VideoHelp Forum

Try DVDFab and download streaming video, copy, convert or make Blu-rays,DVDs! Download free trial !
+ Reply to Thread
Results 1 to 3 of 3
Thread
  1. Member
    Join Date
    Nov 2019
    Location
    Massachusettts
    Search PM
    Hello Everyone!

    Recently I wanted to increase the volume of an audio track using FFmpeg, first of all, I had to read a guide on how to do this. But at the end of the guide it says the following:
    "Note that the volume filter only adjusts the volume. It does not set the volume"
    This confuses me, because Adjust-Increase-Reduce volume is not the same as Set it?

    I just want the volume changes to be permanent.

    Can someone explain me this please.

    Link to the Guide:
    https://trac.ffmpeg.org/wiki/AudioVolume
    Last edited by Rizoko; 26th Nov 2019 at 09:43.
    Quote Quote  
  2. It adjusts the volume relative to its current volume. For example -filter:a "volume=1.5" makes the volume 1.5x louder. It does not set the volume to an absolute loudness. The latter is what all the discussion of normalization is about.

    For example, say you have three tracks with "loudness" of 25 percent 50 percent and 100 percent. You apply volume=1.5 to each of them. The new tracks will have loudness values of 37.5 percent, 75 percent, and 150 percent. Normalization to 100 percent would result in all three having 100 percent.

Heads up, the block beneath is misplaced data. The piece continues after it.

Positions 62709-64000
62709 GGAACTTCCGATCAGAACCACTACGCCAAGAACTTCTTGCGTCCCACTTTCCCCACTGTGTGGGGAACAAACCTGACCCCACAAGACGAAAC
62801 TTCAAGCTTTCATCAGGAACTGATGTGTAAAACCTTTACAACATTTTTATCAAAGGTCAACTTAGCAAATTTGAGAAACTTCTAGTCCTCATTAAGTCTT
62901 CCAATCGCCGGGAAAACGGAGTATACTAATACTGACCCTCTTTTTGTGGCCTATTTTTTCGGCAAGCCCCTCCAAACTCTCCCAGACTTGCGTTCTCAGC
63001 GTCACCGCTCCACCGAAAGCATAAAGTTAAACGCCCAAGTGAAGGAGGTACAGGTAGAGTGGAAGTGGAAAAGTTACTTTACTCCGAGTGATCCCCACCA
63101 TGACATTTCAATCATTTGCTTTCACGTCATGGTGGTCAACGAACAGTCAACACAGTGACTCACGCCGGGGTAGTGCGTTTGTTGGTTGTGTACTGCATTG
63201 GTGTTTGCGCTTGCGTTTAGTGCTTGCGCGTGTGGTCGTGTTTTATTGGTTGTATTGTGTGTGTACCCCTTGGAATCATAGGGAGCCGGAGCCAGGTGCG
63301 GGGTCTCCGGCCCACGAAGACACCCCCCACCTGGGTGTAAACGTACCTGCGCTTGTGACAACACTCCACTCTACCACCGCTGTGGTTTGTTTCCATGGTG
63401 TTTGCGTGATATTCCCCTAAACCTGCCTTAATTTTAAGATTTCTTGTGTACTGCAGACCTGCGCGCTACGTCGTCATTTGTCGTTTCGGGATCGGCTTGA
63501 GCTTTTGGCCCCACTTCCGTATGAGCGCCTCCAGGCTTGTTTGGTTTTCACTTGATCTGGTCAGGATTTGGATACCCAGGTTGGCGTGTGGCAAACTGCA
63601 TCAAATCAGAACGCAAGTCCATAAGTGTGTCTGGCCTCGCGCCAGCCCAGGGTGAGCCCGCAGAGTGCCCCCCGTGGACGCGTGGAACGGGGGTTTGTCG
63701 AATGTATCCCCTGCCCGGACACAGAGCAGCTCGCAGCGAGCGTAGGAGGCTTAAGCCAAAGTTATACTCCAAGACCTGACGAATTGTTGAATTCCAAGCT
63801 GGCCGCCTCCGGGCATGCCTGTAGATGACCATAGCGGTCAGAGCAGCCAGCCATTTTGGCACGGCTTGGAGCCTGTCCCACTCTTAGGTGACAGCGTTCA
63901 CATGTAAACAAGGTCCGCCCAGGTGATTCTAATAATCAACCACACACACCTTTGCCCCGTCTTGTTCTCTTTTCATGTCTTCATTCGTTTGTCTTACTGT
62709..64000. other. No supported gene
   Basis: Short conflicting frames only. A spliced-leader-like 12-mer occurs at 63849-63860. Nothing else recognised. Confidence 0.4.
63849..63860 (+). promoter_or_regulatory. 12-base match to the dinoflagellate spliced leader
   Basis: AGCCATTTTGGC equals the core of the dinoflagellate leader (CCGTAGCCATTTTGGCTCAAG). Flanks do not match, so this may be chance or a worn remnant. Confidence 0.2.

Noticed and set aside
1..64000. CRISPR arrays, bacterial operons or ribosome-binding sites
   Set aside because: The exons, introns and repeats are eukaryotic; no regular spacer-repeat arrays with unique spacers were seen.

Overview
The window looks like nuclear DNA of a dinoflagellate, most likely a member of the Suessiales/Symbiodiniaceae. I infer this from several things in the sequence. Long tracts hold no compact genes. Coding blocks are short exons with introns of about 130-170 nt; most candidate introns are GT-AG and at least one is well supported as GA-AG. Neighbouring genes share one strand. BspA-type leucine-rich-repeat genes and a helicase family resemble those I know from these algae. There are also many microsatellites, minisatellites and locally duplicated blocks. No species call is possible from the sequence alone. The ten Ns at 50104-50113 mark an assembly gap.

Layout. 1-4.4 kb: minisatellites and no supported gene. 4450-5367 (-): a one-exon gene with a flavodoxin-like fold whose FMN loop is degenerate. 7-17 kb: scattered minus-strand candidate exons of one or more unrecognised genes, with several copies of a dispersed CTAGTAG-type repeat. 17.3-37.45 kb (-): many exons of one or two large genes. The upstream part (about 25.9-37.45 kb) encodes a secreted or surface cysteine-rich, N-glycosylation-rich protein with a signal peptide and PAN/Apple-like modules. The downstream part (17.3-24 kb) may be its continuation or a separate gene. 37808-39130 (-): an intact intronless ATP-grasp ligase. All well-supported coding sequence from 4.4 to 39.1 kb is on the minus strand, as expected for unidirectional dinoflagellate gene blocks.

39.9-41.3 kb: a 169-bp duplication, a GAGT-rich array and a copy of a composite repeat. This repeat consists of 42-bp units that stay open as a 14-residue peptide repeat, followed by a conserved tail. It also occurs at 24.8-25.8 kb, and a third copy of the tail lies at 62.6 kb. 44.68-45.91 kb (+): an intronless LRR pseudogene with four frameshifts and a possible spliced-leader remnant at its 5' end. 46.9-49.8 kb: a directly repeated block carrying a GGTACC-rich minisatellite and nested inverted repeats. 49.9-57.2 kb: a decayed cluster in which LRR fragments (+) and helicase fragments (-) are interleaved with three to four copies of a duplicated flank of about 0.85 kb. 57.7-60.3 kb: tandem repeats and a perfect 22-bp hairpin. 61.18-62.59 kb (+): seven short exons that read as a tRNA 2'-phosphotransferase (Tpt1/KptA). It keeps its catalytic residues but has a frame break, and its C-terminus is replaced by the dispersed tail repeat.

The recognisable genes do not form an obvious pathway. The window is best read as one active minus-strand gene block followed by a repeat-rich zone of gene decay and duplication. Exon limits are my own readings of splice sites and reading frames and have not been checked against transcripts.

Last edited by jagabo; 26th Nov 2019 at 11:20.
    Quote Quote  
  3. Member
    Join Date
    Nov 2019
    Location
    Massachusettts
    Search PM
    Originally Posted by jagabo View Post
    It adjusts the volume relative to its current volume. For example -filter:a "volume=1.5" makes the volume 1.5x louder. It does not set the volume to an absolute loudness. The latter is what all the discussion of normalization is about.

    For example, say you have three tracks with "loudness" of 25 percent 50 percent and 100 percent. You apply volume=1.5 to each of them. The new tracks will have loudness values of 37.5 percent, 75 percent, and 150 percent. Normalization to 100 percent would result in all three having 100 percent.
    It is entirely clear to me now! I appreciate your attention and thank you for taking the time to reply.
    Quote Quote  



Similar Threads